In the "2021 State of the Software Supply Chain" report, for example, Sonatype found that the top four open source ecosystems — the Maven Central Repository (Java), Node.js (JavaScript), the Python Package Index (Python), and the NuGet gallery (.NET) — housed 37 million open source projects and components, an increase of 20% year-over-year. The demand for those components is likewise increasing: More than 2.2 trillion components were downloaded, a 73% annual increase.

A self-reported move away from open source packages by the data science community is likely indicative of greater awareness of security issues and less about jettisoning open source components in development, says Tracy Miranda, head of open source at Chainguard.

While data science teams and development teams may have reacted differently to major security issues — such as Log4j 2.0 — companies have little recourse when moving away from one open source package than to adopt a different package whose maintainers have put a greater emphasis on security, she says.

"Companies leverage open source as a way to increase their velocity so if they are scaling back, what are they scaling back to? Writing code in-house? Using third-party versions packaged up?" Miranda says, adding that instead, "I do think we can expect to see companies be more discerning about the quality of the open source they use, especially related to security features."

Data Scientists Are Playing Catch-up

The disconnect between the two sides is likely due to the different audiences in the various surveys. Anaconda's survey focused on data science professionals, as can be seen from their respondent's choice of programming languages — 58% used Python and 42% used SQL, while only 26% used JavaScript.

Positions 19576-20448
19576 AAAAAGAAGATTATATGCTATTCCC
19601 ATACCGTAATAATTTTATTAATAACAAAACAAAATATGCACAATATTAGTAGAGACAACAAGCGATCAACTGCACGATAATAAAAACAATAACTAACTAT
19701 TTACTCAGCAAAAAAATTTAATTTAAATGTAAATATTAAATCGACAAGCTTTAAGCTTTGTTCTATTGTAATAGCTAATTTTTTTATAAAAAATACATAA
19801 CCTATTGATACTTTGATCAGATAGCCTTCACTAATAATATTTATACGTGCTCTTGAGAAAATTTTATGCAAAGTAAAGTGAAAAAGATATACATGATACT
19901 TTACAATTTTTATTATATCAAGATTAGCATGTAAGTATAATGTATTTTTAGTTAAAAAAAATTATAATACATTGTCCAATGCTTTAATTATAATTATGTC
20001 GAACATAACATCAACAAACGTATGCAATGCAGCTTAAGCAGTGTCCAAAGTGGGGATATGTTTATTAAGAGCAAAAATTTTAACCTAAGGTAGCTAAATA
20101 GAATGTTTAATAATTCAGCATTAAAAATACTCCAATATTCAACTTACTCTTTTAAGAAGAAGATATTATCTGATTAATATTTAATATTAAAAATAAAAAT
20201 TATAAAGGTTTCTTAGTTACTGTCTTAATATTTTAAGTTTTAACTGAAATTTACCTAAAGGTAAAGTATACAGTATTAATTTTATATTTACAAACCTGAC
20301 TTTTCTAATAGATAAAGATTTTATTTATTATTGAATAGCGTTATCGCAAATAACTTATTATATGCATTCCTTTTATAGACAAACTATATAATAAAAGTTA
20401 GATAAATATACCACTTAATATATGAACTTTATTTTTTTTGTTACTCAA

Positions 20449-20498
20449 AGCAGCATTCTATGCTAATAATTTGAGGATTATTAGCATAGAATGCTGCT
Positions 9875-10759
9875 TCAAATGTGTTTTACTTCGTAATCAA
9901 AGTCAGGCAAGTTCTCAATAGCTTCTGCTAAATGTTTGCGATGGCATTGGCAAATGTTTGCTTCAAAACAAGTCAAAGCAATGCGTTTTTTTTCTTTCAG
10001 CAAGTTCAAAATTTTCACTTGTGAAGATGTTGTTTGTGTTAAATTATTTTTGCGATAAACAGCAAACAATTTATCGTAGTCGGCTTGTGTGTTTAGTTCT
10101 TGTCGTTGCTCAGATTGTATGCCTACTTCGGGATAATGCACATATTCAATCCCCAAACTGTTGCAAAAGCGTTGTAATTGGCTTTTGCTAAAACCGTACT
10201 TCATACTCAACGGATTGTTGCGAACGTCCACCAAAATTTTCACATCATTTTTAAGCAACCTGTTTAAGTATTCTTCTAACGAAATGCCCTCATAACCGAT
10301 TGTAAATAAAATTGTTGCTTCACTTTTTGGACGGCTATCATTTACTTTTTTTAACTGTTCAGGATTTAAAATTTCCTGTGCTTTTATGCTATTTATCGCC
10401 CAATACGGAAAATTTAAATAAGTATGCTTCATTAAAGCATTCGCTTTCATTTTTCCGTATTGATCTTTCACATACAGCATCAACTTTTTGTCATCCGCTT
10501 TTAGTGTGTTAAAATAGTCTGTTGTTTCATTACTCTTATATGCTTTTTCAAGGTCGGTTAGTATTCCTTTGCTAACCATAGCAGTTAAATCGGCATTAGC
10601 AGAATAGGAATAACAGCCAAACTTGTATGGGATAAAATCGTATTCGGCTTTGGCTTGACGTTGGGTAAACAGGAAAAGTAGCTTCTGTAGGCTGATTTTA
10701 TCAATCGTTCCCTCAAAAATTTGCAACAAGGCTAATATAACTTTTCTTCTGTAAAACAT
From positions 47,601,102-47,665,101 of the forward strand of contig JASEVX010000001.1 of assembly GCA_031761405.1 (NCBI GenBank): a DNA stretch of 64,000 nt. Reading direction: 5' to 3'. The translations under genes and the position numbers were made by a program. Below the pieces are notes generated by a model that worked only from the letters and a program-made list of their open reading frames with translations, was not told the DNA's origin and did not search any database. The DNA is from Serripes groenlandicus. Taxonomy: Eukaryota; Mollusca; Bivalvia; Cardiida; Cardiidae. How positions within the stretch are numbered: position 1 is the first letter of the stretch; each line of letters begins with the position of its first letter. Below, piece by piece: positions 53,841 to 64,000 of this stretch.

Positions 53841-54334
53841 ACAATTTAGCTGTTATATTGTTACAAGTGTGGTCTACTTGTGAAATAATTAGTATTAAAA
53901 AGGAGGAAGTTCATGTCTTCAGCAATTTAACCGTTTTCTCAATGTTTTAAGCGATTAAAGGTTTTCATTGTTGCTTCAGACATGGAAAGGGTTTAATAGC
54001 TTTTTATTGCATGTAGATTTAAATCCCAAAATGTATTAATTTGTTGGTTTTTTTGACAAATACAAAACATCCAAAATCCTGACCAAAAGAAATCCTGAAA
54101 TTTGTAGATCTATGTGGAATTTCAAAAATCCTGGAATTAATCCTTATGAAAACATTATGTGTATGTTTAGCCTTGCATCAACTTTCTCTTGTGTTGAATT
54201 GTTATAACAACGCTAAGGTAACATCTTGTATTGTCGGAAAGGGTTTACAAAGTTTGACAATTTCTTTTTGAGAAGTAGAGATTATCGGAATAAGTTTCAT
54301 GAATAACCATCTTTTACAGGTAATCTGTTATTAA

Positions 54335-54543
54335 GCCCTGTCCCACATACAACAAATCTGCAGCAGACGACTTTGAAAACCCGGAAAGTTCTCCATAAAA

A better measure of software developer sentiments is StackOverflow's "2022 Developer Survey," which found that while 58% of 'people learning to code' use Python, only 44% of professional developers code in that language. On the other hand, 68% of professional developers use JavaScript, according to StackOverflow's survey.

In addition, while data science professional work at companies that overwhelmingly (87%) allow open-source software, about a quarter (26%) have minimal oversight by the IT department of their open source choices, the Anaconda report stated. In another 18% of companies, the IT department only specifies about half of the available open source components.

The maintainers of the most critical projects — of which there are hundreds, if not thousands — need to use secure dependencies, test their own code, and validate the trustworthiness of contributors. The maintainers should also publish a security scorecard — a Google-created initiative now managed by the Open Source Security Foundation (OpenSSF), which gives a security grade to a project based on nearly 20 different criteria.

While awareness is likely increasing, there is no quick solution, Miranda says.

"The reality is that the more secure options have not previously existed," she says. "Trimming unnecessary dependencies to reduce attack surface is sensible, but it's hard to do once the dependency tree has grown large."

About the Author(s)

Robert Lemos, Contributing Writer

Veteran technology journalist of more than 20 years. Former research engineer. Written for more than two dozen publications, including CNET, Dark Reading, MIT's Technology Review, Popular Science, and Wired News. Five awards for journalism, including Best Deadline Journalism (Online) in 2003 for coverage of the Blaster worm. Crunches numbers on various trends using Python and R. Recent reports include analyses of the shortage in cybersecurity workers and annual vulnerability trends.